Throughout the years of providing secondary containment systems and solutions for utility companies, we’ve realized that the only constant in the design of Geomembrane Liner with Barrier Boom systems is that there is no constant. Each site is unique, and requires a customized solution.
The variables that make each site unique differ case by case, but often include:
- The amount of oil
- The number of vessels
- The physical placement of the vessels
- The depth of gravel
- The area available for containment
- The type of sub-soil
- The topography
The Role of Sub-Surface Soil
If any of the variables listed above differ or change from site to site, the design of the containment will change. SPCC 40 CFR 112 requires both the walls and floor of a containment system to be impervious. Sometimes this can be accomplished with the sub-surface soil, as in the case of a clay sub-surface. The EPA considers sites that have a sub-surface soil of clay to be impervious. Therefore, if we were installing the containment on a site with clay soil, we would not need to utilize a liner. Barrier Boom walls would be placed in the clay sub-soil sealed with granule Bentonite® at the bottom edge and back filled with clean washed stone.
However, sites where the sub-soil is permeable would require a liner to prevent the possibility of an oil leak from contaminating the ground and nearby water sources. In containment systems requiring liners, the Barrier Boom Secondary Oil Containment is constructed with a 4-inch flap that is placed under the liner’s outside edges and sealed with granular Bentonite. Then it is covered and back filled with clean washed stone.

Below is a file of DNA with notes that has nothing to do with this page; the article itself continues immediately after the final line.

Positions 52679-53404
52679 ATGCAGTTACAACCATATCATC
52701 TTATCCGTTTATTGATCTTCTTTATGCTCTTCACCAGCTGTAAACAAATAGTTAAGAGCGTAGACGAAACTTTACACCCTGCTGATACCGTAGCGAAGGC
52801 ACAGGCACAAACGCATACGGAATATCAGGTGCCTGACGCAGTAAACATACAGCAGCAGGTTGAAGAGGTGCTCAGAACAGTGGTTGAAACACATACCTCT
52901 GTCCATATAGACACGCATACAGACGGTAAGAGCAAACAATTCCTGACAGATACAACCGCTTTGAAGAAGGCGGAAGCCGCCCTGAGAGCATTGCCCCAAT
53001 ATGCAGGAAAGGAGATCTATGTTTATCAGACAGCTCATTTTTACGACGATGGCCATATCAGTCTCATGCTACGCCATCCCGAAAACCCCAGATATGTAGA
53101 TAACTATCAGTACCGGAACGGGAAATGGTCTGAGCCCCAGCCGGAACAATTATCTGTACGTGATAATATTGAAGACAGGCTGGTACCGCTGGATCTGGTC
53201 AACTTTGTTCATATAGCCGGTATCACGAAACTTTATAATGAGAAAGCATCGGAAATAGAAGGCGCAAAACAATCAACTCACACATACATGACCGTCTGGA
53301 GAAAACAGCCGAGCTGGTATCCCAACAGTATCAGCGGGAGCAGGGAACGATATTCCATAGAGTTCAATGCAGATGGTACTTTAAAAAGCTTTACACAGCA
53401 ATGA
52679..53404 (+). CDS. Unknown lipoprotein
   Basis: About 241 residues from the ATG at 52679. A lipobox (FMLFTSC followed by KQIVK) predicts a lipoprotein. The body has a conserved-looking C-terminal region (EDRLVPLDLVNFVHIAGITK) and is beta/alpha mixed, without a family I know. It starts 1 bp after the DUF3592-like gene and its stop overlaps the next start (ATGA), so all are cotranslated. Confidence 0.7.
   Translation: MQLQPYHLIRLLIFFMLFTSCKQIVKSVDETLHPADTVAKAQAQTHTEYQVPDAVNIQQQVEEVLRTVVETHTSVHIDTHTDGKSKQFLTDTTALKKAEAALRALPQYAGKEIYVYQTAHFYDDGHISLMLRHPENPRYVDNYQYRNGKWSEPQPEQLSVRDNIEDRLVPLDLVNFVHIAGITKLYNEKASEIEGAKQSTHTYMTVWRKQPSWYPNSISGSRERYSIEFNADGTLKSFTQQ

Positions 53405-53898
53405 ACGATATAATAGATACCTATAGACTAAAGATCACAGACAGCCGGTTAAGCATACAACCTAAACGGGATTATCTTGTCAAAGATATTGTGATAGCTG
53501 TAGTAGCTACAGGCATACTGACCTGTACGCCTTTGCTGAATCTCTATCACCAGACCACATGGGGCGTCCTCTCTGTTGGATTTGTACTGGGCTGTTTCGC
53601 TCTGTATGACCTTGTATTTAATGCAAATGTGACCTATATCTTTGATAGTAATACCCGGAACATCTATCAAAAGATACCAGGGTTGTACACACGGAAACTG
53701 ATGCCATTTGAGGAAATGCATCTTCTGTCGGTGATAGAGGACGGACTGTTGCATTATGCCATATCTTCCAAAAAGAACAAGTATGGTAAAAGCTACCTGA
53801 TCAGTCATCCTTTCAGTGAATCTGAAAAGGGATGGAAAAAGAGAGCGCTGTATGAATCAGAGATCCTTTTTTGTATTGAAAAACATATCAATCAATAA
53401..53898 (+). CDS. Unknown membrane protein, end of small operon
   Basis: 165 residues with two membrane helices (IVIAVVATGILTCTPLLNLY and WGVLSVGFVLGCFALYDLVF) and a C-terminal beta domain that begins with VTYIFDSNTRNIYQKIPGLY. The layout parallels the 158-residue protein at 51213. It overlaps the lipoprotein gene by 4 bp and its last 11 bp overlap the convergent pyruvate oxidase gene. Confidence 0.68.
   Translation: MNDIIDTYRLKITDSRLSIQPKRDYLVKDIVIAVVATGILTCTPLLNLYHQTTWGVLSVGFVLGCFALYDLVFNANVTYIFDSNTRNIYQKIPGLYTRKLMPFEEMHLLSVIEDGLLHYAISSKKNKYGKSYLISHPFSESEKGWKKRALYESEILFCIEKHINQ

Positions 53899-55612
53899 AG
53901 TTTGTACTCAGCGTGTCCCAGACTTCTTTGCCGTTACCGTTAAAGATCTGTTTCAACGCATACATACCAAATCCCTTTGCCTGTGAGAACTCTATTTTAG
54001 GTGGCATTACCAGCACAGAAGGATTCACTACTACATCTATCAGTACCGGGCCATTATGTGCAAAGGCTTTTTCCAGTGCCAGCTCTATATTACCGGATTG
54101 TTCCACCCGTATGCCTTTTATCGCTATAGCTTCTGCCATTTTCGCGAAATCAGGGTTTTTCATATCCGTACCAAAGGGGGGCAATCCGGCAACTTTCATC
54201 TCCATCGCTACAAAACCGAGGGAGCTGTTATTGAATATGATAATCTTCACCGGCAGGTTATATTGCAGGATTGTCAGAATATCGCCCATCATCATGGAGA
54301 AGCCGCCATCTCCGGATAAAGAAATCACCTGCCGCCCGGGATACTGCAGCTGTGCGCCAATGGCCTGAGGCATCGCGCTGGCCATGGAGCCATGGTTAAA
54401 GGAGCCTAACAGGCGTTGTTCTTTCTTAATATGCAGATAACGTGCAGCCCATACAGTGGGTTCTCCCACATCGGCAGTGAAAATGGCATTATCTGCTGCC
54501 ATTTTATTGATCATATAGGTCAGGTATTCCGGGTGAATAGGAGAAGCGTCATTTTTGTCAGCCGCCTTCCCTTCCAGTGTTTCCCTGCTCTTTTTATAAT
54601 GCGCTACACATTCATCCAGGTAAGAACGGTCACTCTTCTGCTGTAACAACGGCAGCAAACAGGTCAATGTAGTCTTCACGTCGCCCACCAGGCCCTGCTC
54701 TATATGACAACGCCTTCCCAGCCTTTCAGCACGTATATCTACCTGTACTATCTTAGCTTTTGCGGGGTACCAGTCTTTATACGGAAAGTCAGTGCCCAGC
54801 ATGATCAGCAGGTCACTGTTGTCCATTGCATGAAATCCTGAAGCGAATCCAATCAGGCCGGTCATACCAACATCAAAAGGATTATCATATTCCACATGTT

Granular Bentonite is also used to seal the overlap along the seams of the liner and around any conduit or obstructions on the site. The liner can be attached and sealed to the concrete transformer pads or piers with silicone mastic or a Bentonite clay paste. The liner is held firmly in place by the pressure of the back filled stone. Other mechanical attachment methods may be incorporated.
Importance of Gravel Depth
The type and depth of the gravel on the site is one of the determining variables that impact the height and length of the Barrier Boom Secondary Oil Containment. It must be equal to or greater than the depth of the gravel to prevent the hydrocarbons from overflowing the containment system.
If the gravel is 6 inches in depth, the Barrier Boom must be at least 6 inches high; 12 inches or 18 inches of gravel would require Barrier Boom of 12 inches or 18 inches respectfully.
The Barrier Boom height can also be affected by the size of the available foot print for the containment system. If the area is limited, the wall may have to be higher than the depth of the gravel, creating an above-grade berm.
The amount of oil also can affect the height of the Barrier Boom when volume exceeds the containment capacity of the gravel available.
Regardless of the height of the Barrier Boom, the maximum length of an individual piece is 50 feet. As the wall is installed, it is sealed along the bottom edge with granular Bentonite and each length is joined with a 4-inch overlap before it is backfilled with clean, washed stone.
Contact BCI to Design Site-Specific Oil Containment
BCI provides a number of custom below- and above-grade secondary containment solutions to meet SPCC requirements. Contact us today for a quote or more information.